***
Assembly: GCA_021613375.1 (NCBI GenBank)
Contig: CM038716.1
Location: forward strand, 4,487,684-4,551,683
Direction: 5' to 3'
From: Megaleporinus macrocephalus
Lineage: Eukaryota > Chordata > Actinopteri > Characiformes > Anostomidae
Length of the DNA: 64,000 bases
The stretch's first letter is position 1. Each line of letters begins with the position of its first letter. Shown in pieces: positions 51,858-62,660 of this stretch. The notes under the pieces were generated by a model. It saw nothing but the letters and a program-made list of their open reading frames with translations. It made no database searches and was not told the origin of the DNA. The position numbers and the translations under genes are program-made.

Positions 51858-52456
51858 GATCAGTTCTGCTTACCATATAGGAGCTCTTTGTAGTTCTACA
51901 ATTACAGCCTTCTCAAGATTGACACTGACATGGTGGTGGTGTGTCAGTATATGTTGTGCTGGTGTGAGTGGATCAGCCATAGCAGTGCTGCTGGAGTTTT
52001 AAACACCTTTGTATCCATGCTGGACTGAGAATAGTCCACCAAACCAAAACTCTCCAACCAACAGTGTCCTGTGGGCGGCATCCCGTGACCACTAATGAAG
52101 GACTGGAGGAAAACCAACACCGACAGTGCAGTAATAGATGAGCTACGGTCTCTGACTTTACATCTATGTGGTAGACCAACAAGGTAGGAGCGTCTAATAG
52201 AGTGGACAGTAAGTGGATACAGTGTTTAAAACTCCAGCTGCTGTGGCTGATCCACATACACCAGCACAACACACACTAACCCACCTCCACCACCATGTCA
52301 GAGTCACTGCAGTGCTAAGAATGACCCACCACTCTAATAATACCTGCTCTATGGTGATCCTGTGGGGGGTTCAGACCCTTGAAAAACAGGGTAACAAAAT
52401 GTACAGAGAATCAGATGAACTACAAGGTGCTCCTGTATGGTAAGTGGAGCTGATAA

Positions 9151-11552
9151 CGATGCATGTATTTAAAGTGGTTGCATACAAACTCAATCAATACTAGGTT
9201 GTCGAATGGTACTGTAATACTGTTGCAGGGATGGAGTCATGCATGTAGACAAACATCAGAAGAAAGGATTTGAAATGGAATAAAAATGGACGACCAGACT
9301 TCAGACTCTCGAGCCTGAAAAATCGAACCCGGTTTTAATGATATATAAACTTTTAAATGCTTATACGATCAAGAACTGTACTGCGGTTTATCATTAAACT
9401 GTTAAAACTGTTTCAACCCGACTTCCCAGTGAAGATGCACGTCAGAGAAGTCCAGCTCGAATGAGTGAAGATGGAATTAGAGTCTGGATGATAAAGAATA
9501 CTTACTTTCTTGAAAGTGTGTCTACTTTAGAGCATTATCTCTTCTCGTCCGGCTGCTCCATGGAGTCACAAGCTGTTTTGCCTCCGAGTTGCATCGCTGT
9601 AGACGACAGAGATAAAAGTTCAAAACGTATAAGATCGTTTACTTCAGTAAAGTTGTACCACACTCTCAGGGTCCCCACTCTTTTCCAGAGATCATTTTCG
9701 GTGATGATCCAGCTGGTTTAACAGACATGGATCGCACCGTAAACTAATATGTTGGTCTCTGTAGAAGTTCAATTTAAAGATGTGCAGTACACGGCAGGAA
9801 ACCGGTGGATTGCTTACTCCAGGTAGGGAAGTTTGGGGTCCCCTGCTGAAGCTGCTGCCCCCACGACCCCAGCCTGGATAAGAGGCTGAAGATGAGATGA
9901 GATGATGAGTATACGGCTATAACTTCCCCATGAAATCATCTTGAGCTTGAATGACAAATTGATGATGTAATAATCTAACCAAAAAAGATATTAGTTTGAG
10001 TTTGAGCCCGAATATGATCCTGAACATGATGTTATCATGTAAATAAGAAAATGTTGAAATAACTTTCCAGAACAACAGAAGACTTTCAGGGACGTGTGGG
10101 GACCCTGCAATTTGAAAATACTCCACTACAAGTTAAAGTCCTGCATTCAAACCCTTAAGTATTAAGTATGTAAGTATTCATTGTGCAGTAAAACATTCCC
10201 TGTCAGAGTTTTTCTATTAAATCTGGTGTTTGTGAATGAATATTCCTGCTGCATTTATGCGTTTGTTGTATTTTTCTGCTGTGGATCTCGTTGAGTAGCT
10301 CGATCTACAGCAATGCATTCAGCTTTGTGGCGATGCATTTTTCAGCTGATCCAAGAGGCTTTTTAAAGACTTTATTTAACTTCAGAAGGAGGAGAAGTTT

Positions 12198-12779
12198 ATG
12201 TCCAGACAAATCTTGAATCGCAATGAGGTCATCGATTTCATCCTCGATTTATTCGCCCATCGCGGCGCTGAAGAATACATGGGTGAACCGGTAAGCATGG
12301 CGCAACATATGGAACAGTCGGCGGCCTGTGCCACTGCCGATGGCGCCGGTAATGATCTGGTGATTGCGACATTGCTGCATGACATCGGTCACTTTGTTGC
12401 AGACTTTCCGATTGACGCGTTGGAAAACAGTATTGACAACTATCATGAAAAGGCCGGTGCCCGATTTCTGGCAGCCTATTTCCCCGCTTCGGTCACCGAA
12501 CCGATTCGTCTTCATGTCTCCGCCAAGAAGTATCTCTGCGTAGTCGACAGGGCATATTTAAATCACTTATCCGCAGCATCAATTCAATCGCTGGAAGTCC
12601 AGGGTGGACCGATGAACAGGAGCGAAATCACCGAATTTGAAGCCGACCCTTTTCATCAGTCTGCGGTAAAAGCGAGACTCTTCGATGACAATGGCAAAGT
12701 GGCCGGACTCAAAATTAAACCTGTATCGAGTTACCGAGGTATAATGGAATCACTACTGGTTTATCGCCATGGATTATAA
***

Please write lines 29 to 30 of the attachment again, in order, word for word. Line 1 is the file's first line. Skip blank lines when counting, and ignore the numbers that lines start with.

10201 TGTCAGAGTTTTTCTATTAAATCTGGTGTTTGTGAATGAATATTCCTGCTGCATTTATGCGTTTGTTGTATTTTTCTGCTGTGGATCTCGTTGAGTAGCT
10301 CGATCTACAGCAATGCATTCAGCTTTGTGGCGATGCATTTTTCAGCTGATCCAAGAGGCTTTTTAAAGACTTTATTTAACTTCAGAAGGAGGAGAAGTTT